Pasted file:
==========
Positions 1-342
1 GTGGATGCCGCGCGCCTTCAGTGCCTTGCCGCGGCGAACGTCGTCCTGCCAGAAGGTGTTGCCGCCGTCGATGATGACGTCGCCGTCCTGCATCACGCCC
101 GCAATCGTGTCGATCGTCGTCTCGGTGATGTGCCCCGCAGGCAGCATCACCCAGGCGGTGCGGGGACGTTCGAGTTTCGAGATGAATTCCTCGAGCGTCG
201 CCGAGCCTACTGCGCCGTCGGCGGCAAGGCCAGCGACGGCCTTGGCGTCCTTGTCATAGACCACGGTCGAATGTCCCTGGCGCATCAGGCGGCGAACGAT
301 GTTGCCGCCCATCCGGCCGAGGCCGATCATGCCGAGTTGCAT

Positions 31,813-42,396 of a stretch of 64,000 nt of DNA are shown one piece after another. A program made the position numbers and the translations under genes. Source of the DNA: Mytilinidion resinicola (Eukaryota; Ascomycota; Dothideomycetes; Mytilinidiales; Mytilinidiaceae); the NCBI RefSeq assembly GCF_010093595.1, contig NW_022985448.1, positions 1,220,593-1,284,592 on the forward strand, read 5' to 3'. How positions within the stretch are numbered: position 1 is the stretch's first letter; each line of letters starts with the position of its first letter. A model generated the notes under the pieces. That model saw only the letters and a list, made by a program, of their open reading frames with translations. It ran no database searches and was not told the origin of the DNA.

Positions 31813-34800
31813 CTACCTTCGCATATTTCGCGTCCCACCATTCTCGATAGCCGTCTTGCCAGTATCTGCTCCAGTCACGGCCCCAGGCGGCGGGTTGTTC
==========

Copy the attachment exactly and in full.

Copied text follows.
Positions 1-342
1 GTGGATGCCGCGCGCCTTCAGTGCCTTGCCGCGGCGAACGTCGTCCTGCCAGAAGGTGTTGCCGCCGTCGATGATGACGTCGCCGTCCTGCATCACGCCC
101 GCAATCGTGTCGATCGTCGTCTCGGTGATGTGCCCCGCAGGCAGCATCACCCAGGCGGTGCGGGGACGTTCGAGTTTCGAGATGAATTCCTCGAGCGTCG
201 CCGAGCCTACTGCGCCGTCGGCGGCAAGGCCAGCGACGGCCTTGGCGTCCTTGTCATAGACCACGGTCGAATGTCCCTGGCGCATCAGGCGGCGAACGAT
301 GTTGCCGCCCATCCGGCCGAGGCCGATCATGCCGAGTTGCAT

Positions 31,813-42,396 of a stretch of 64,000 nt of DNA are shown one piece after another. A program made the position numbers and the translations under genes. Source of the DNA: Mytilinidion resinicola (Eukaryota; Ascomycota; Dothideomycetes; Mytilinidiales; Mytilinidiaceae); the NCBI RefSeq assembly GCF_010093595.1, contig NW_022985448.1, positions 1,220,593-1,284,592 on the forward strand, read 5' to 3'. How positions within the stretch are numbered: position 1 is the stretch's first letter; each line of letters starts with the position of its first letter. A model generated the notes under the pieces. That model saw only the letters and a list, made by a program, of their open reading frames with translations. It ran no database searches and was not told the origin of the DNA.

Positions 31813-34800
31813 CTACCTTCGCATATTTCGCGTCCCACCATTCTCGATAGCCGTCTTGCCAGTATCTGCTCCAGTCACGGCCCCAGGCGGCGGGTTGTTC